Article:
Florida Jacksonville Mission


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Description

Jacksonville is a heavily-forested area that is also extremely hot. The people there are very religious, the cities are very populated but there are a lot of people that live out in country homes as well. There are different kinds of people from all over, Jacksonville is a drop-off point for refugees from all over the world from Bosnia to the Sudanese.

The Church

A mix between older more established families who have had long memberships in the Church and new single converts.

Food

The food in the area consists of typical American Southern cuisine. People cook low southern boils, gumbo, and cookout. Classic American food and food chains are available in all locations. Hamburgers, fried chicken, pizzas and pastas are normal.

Transportation

Most elders use cars and bikes. Jacksonville has a bus system, but it cannot reach everywhere. A lot of the homes outside city limits would be difficult to get to without a car, and members from the wards were a resource for transportation.

Safety

The larger cities are more prone to crime than others like downtown Jacksonville but missionaries usually followed rules that kept them safe.

Customs

Many people say “yes sir” and “yes ma’am” when addressing others. Most people shake hands when they meet a new person.

Local Lingo

A native English speaker will be able to understand everything.

Essential Equipment

A Camelbak or some sort of hydration pack, a good lightweight rain coat, and ventilating shoes. An umbrella is optional. Polyester ties, because silk ties will get ruined in the rain.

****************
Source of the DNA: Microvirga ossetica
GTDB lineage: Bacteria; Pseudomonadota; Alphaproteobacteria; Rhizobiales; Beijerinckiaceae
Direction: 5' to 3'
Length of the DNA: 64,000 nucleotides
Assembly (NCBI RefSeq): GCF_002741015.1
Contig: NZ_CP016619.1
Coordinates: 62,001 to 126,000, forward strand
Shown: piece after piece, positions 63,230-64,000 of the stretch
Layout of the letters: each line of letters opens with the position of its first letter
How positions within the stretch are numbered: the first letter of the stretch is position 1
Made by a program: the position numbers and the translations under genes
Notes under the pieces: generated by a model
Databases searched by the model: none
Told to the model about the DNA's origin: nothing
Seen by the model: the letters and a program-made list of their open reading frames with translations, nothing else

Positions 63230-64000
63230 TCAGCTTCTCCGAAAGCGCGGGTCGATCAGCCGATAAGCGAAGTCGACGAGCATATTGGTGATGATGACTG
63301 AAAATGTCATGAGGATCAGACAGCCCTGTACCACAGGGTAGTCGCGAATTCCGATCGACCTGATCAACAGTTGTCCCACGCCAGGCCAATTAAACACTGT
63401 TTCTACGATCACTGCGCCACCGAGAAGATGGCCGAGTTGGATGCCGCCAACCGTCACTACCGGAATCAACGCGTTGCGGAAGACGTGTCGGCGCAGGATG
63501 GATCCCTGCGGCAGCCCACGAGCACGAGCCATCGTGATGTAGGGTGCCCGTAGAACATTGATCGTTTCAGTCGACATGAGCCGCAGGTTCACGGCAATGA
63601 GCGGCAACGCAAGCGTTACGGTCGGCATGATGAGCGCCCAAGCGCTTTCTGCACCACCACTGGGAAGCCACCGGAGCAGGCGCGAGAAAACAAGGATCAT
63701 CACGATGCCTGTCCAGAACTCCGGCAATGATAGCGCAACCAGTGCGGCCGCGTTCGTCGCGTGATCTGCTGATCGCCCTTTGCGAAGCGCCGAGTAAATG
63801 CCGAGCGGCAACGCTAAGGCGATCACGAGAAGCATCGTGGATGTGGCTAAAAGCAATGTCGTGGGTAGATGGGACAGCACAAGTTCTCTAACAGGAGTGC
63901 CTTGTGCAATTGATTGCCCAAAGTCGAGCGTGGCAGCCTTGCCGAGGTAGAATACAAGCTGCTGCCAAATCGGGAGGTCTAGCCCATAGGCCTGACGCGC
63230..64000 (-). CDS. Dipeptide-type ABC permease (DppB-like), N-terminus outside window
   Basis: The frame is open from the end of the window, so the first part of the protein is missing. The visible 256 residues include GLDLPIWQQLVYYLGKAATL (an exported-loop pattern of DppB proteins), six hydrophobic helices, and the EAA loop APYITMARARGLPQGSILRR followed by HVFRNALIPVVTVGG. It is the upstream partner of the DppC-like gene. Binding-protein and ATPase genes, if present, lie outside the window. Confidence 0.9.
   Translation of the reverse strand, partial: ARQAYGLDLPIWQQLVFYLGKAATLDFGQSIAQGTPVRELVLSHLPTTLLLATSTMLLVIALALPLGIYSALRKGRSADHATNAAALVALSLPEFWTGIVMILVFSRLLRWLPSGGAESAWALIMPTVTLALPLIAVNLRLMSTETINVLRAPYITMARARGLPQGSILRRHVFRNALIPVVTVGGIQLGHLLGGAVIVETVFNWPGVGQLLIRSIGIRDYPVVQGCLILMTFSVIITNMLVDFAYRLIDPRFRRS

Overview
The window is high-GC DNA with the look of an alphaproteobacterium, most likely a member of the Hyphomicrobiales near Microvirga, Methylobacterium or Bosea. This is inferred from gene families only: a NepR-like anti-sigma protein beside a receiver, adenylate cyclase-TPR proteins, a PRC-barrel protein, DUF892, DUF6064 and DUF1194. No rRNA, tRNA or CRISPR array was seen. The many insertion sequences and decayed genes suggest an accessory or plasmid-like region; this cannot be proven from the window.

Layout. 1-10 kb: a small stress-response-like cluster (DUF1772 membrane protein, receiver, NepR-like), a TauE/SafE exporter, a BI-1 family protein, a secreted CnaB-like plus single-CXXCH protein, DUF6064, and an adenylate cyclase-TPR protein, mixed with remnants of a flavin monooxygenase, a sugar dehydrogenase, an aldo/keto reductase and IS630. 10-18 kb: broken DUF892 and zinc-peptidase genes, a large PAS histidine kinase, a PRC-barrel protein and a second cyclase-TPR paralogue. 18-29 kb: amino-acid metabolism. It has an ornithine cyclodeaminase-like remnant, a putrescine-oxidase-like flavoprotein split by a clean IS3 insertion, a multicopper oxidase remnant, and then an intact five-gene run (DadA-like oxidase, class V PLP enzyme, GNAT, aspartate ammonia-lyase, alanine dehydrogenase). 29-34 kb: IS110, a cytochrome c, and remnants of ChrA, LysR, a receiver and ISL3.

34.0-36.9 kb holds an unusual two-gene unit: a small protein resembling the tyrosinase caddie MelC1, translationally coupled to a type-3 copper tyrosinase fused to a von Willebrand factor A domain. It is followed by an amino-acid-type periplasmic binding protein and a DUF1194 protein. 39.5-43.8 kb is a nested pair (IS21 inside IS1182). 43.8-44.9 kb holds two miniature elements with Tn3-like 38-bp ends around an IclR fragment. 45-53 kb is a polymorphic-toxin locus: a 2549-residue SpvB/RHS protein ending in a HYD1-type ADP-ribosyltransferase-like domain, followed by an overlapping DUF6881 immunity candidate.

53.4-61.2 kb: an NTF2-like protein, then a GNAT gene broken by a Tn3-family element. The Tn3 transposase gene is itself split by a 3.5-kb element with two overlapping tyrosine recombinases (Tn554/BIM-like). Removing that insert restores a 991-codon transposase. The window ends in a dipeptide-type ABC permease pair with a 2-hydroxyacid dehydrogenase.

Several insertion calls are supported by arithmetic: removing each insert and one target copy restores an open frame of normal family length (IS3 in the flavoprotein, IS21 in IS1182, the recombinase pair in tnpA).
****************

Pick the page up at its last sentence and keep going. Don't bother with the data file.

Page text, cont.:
Additional Info

It is safe to mail things to Florida, and American shipping rates apply.

Flag of Florida Jacksonville Mission

Profile

United States
President Paul W. Craig (as of September 2013)

8663 Baypine Rd Ste 102
Jacksonville FL 32256
United States

English
966,000
Baptist, Catholic, Protestant variations.
The climate in Jacksonville is hot, humid,and it rains nearly every single day in the afternoon during the summer. In the winter rain is occasional and the humidity is lower- a sweater or hoodie is desirable. In southern Georgia, however,a winter day could be between 40-50 degrees fahrenheit.
Jacksonville, Gainesville, St. Augustine

Experiences

Straight from the Florida Jacksonville Mission:

*What items were hard to get or not available?

“I had add-ons and not take-aways. introduced to grits, boiled peanuts etc.”

“Temperatures below 50 degrees”

*What did you eat the most of?

“Eggs, Ramen”

“I always bought cereal and ramen noodles.”

“Whatever was on sale at Wal-Mart”

“Fast food.”

*What is the craziest thing you ate?

“Alligator Tail”

“being in the states it was not too crazy. We had clams, after being boiled you open it up and eat the stuff in the shell.”

“Alligator jerky”

“Alligator, snake, squirrel and raccoon.”

*What was most surprising about the culture?

“Really intense humidity, super nice people”

“I was naive to ‘project housing’. That was new to me but also fun. Unexpected would be how the kids/youth in the south speak to their elders with Sir and ma’am.”

-Keith

“How respectful the gang members and drug dealers were to us “church people.” We tracted in some pretty rough neighborhoods and even the members were concerned for out safety, but I’ve never felt safer in my entire life (I wouldn’t go back there now).”